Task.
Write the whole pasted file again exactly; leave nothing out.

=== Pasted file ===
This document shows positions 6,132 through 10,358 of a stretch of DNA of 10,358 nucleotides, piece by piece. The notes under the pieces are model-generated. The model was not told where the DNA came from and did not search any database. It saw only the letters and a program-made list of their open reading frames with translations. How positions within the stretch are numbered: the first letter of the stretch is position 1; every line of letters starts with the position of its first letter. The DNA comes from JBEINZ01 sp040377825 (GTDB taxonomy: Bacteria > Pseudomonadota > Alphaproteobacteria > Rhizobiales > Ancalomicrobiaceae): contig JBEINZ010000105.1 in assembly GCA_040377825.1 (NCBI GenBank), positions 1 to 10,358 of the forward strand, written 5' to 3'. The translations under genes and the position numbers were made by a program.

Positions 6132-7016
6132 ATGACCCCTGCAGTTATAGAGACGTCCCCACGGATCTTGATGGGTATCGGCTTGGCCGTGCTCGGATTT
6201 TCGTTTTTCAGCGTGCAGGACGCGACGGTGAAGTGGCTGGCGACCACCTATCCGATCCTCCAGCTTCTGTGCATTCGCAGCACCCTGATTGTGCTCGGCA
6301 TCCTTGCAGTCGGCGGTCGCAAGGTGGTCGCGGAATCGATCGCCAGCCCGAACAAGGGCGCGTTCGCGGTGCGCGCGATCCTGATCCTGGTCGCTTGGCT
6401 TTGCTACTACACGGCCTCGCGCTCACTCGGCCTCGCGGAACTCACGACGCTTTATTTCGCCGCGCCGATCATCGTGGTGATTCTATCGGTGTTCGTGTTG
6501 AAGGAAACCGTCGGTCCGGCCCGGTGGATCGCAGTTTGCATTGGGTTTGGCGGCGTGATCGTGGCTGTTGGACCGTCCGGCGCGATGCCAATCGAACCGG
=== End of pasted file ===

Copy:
This document shows positions 6,132 through 10,358 of a stretch of DNA of 10,358 nucleotides, piece by piece. The notes under the pieces are model-generated. The model was not told where the DNA came from and did not search any database. It saw only the letters and a program-made list of their open reading frames with translations. How positions within the stretch are numbered: the first letter of the stretch is position 1; every line of letters starts with the position of its first letter. The DNA comes from JBEINZ01 sp040377825 (GTDB taxonomy: Bacteria > Pseudomonadota > Alphaproteobacteria > Rhizobiales > Ancalomicrobiaceae): contig JBEINZ010000105.1 in assembly GCA_040377825.1 (NCBI GenBank), positions 1 to 10,358 of the forward strand, written 5' to 3'. The translations under genes and the position numbers were made by a program.

Positions 6132-7016
6132 ATGACCCCTGCAGTTATAGAGACGTCCCCACGGATCTTGATGGGTATCGGCTTGGCCGTGCTCGGATTT
6201 TCGTTTTTCAGCGTGCAGGACGCGACGGTGAAGTGGCTGGCGACCACCTATCCGATCCTCCAGCTTCTGTGCATTCGCAGCACCCTGATTGTGCTCGGCA
6301 TCCTTGCAGTCGGCGGTCGCAAGGTGGTCGCGGAATCGATCGCCAGCCCGAACAAGGGCGCGTTCGCGGTGCGCGCGATCCTGATCCTGGTCGCTTGGCT
6401 TTGCTACTACACGGCCTCGCGCTCACTCGGCCTCGCGGAACTCACGACGCTTTATTTCGCCGCGCCGATCATCGTGGTGATTCTATCGGTGTTCGTGTTG
6501 AAGGAAACCGTCGGTCCGGCCCGGTGGATCGCAGTTTGCATTGGGTTTGGCGGCGTGATCGTGGCTGTTGGACCGTCCGGCGCGATGCCAATCGAACCGG